FIG. 3 depicts the hardware components of the present invention;
FIG. 4 is a flowchart of the operations according to the present invention; and
FIG. 5 illustrates the pointers and parameters of the source image 32, the view port 34 and the window 22.
The present invention is preferably implemented as part of the user interface for the Digital Print System (DPS) implemented in the Imagic Magic Print System and Copy Print System products which are available from the Eastman Kodak Co. The DPS is a photographic reproduction device intended to be operated by unskilled retail clerks who have no computer or photofinishing training. The DPS performs many of the same digital image processing functions as computers running image processing applications; for example, an Apple Macintosh running Adobe Photo Shop. The DPS utilizes a cathode ray tube (CRT) display with a touch screen overlay as the user interface. The touch screen user interface provides a mechanism to display text and graphical icons to assist the operator.
The invention includes a technique by which a digital image is displayed on a CRT and the image is panned and zoomed, such that the portion of the image displayed (windowed).on the CRT can have a correction function applied to that localized area. The process which is manipulating the image during the display maintains "knowledge" of the area (window size and location) currently being displayed and provides this information to the process which actually performs the correction or artifact removal function.
The present invention, as the user interacts with the display to zoom and pan, presents a display image 10 to the user on the CRT as graphically illustrated by FIGS. 1A-1D. These figures represent a typical sequence of what the user will see during a typical interaction. Companion FIGS. 2A-2D depict how the invention manipulates a view port onto a source image and its relationship to a window in the display image 10 as the user interacts with the display.
The display image 10 (FIG. 1A) includes touch control "buttons" for zoom-in 12, zoom-out 14, pan 16, apply 18 and undo 20. These display operations and image processing functions are performed on the image displayed in a display window 22. In FIG. 1A the window 22 depicts a complete image of a photograph that has been digitally scanned and which includes a picture of a person as the subject 24. The user (not shown) typically wants to check the image for artifacts, such as dust and "red-eye". To do this the user needs to zoom-in and pan to the eyes of the subject 24 or to dust spots in the image. FIG. 1A illustrates that the user has already touched the zoom-in control 12 and has touched the image at a point 26 indicated by a "*". FIG. 2A illustrates the corresponding digital representation 30 of the source image in a computer connected to the CRT display providing the display image 10. When the image is first loaded into the computer from a scanner the source image 32 is the same size as the view port 34 and the display image 10 includes the entire source image 32 in the display window 22.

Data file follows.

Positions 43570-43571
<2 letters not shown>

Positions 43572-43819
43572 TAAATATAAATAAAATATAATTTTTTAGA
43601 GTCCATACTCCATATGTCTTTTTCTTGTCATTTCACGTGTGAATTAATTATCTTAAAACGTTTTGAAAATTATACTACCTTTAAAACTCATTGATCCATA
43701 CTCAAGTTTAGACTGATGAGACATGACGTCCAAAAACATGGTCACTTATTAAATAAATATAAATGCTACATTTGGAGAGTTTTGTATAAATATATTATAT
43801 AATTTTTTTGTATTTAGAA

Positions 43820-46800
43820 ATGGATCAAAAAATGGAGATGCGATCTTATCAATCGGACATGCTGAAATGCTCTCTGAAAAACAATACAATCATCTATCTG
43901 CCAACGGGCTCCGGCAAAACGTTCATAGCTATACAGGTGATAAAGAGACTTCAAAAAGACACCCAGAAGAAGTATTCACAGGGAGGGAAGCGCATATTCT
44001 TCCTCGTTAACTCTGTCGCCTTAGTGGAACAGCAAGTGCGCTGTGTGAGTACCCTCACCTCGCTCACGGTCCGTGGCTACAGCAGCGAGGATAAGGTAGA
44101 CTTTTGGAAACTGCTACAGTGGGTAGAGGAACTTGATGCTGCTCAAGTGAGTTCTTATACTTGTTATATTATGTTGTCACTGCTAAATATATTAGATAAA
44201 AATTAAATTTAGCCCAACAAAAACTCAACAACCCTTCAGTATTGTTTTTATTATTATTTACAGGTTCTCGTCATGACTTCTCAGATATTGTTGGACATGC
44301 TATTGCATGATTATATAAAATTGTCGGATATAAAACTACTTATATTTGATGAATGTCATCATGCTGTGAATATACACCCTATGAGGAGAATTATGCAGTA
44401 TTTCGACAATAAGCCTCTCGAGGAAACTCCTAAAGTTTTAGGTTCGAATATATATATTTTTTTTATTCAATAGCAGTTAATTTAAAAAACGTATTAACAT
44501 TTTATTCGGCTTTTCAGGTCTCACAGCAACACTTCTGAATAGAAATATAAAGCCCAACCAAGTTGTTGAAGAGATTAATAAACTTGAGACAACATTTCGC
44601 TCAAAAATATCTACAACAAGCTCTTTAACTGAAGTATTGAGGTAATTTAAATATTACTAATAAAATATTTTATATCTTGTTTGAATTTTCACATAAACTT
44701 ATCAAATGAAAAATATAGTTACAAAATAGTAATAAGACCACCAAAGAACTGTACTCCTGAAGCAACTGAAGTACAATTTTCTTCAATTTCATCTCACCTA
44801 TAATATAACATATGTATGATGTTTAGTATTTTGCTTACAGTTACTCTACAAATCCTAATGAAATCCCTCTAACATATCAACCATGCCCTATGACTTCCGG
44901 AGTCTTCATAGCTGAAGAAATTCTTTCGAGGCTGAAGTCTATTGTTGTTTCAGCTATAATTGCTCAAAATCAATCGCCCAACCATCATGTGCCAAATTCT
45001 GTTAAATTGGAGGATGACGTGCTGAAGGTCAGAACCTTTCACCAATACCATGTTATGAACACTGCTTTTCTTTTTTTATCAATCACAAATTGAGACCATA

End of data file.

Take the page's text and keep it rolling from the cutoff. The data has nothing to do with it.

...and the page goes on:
After the zoom-in and touch movement actions designated in FIG. 1A have been performed the display window 22, as illustrated in FIG. 1B, depicts an enlarged and shifted (panned) version of the original image. As illustrated, the point on the image designated by the touch point 26 in FIG. 1A has been moved to the center of the display window 22 and the image has been zoomed-in by a predetermined amount. That is, both a pan and a zoom operation have been performed on the source image 32. The view port 34, as illustrated in FIG. 2B, has been resized and shifted within the source image 32 to correspond to the zoom and pan operations designated by the user. As can bee seen by visually comparing the display window 22 of FIG. 1B with the memory representation of FIG. 2B, the view port 34 defines the portion of the source image 32 that is actually displayed in the display window 22. That is, only the portion of the source image 32 designated by the view port 34 is visible within window 22.
FIG. 1B also depicts that the user has selected pan 16 as the next operation to be performed and has touched the image at a touch point 27 corresponding to one of the eyes of the subject 24 of the photograph.